U.S. embargo on Cuba no longer relevant

Freedom New Mexico

New efforts are being made in Congress to open trade with Cuba. We encourage our members of Congress to support those efforts.

House Agriculture Committee Chairman Collin Peterson, D-Minn., and Rep. Jerry Moran, R-Kan., last week filed House Resolution 4645. Named the Travel Restriction Reform and Export Enhancement Act, it would help ease agricultural trade with Cuba.

The bill would allow U.S. and Cuban people to trade directly. The current U.S. embargo prohibits such transactions; those who wish to trade now use a third country’s banks as intermediaries — and pay whatever fees those banks impose. This only raises the buyer’s cost while reducing the seller’s profit.

Current law also requires that any Cuban orders for U.S. produce be paid for when they are ordered. The proposed law would allow the more common practice of paying on delivery, which would lessen the problem of dealing with spoilage and other losses during transit.

Most importantly, the bill would ease travel restrictions to Cuba, so that U.S. interests can go to the island country to make transactions and develop new markets for U.S. goods.

Ideally, all trade and travel restrictions to Cuba would be lifted. The embargo, now more than half a century old, has been obsolete for decades, and irrelevant since the Soviet Empire collapsed some 20 years ago.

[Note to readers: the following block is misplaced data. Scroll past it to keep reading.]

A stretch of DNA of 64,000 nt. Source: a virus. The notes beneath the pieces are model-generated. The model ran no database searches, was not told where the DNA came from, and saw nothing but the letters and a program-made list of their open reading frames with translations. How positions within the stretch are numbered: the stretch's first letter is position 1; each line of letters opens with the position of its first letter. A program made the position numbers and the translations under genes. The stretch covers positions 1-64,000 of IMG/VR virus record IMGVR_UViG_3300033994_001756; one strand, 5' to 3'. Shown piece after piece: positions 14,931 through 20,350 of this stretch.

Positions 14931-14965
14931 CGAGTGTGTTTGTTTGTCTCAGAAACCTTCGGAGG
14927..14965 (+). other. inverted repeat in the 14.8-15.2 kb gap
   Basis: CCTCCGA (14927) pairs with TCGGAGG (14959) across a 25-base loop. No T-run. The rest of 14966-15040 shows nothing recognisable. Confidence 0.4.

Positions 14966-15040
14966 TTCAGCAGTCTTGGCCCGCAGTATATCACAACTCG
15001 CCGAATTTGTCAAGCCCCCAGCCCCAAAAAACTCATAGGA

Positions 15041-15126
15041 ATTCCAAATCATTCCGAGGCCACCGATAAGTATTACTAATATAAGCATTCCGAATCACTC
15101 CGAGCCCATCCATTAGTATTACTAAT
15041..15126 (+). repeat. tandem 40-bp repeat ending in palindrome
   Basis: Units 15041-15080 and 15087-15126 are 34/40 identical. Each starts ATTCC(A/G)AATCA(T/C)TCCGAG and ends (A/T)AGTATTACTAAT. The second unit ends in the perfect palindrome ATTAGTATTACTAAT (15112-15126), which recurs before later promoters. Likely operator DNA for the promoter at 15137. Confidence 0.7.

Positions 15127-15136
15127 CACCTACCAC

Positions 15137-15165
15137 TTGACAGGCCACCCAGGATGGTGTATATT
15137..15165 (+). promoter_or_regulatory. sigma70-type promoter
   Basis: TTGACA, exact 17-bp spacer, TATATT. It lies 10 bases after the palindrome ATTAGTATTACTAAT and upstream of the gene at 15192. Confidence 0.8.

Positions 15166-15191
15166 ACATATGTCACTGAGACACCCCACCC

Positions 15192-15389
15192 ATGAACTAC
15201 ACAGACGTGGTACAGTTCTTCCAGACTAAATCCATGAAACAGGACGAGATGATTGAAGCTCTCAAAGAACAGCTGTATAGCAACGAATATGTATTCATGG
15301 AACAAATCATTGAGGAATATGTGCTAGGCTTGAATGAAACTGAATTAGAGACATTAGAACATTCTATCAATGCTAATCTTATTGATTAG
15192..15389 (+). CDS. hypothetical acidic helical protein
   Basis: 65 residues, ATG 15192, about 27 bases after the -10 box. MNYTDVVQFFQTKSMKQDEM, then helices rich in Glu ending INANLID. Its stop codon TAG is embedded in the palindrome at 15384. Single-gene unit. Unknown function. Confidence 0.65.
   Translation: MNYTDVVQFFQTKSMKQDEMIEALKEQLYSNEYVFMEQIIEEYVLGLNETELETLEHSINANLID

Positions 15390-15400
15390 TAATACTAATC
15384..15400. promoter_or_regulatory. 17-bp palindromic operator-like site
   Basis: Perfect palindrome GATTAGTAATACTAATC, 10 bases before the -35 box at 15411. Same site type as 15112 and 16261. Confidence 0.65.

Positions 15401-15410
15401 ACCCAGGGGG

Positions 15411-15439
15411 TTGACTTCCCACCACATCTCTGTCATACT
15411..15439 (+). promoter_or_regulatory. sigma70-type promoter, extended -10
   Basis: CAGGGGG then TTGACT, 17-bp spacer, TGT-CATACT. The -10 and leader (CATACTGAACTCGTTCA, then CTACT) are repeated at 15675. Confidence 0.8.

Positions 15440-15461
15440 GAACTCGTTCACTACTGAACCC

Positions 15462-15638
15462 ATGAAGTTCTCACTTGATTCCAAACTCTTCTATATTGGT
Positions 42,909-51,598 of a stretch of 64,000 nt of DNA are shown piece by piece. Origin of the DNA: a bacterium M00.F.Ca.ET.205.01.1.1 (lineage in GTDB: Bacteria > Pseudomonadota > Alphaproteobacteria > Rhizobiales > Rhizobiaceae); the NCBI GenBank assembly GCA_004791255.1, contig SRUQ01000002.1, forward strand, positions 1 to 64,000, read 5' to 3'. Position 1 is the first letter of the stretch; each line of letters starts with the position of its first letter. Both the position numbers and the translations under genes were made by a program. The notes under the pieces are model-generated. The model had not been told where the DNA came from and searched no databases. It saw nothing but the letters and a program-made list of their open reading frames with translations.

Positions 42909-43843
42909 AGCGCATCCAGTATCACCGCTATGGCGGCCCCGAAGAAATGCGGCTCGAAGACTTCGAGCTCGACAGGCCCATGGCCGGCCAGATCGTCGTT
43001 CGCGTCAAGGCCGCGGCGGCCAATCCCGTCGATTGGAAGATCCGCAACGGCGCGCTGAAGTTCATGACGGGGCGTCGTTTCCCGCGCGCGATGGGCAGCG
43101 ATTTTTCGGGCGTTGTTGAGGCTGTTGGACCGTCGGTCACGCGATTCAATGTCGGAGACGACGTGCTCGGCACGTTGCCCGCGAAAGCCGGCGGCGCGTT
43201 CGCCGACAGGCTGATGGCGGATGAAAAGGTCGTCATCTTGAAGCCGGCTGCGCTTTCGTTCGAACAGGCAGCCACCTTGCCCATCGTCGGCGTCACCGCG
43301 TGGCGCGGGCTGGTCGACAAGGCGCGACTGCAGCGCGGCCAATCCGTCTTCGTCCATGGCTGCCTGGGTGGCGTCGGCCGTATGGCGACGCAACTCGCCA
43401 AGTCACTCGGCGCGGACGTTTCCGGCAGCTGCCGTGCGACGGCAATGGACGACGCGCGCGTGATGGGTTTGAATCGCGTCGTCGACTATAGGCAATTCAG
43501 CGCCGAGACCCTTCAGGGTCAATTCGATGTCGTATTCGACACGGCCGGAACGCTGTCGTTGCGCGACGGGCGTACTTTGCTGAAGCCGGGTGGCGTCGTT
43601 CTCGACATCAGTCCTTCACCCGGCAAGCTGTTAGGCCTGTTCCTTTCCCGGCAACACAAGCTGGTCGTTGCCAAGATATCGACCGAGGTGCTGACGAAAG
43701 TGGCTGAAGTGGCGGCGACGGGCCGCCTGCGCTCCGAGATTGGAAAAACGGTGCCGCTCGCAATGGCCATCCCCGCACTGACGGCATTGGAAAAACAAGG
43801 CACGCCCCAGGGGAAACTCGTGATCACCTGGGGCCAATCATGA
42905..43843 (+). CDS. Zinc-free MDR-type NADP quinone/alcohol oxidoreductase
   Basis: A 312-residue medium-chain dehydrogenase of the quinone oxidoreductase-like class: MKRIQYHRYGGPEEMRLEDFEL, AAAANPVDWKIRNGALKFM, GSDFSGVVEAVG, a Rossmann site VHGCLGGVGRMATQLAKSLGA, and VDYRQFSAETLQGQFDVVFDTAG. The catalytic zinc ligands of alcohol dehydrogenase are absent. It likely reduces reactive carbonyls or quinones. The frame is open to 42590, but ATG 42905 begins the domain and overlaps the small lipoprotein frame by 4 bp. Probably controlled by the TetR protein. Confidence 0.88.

So many other countries now trade with Cuba that the only people now hurt by the embargo are U.S. producers and businesses who are deprived of fertile markets.

About the only people who still favor the bans are arch conservatives who want it maintained for no other reason that it is imposed on a bunch of Hispanics whose leader is a commie.

Foreign policy experts have long insisted that such embargoes seldom work, since governments always feed themselves first. Those who suffer are poorest of the poor. Open trade, and the economic development it brings, actually empowers the citizenry, making it more possible to force change in the government.

We know that kind of common sense takes time to make its way into the halls of Congress. But this bill, which helps chip away at parts of the embargo, would help. More than 30 agriculture and trade groups already have sent letters to Congress asking for its passage.

Our representatives should add their voices to theirs, and help pass this bill.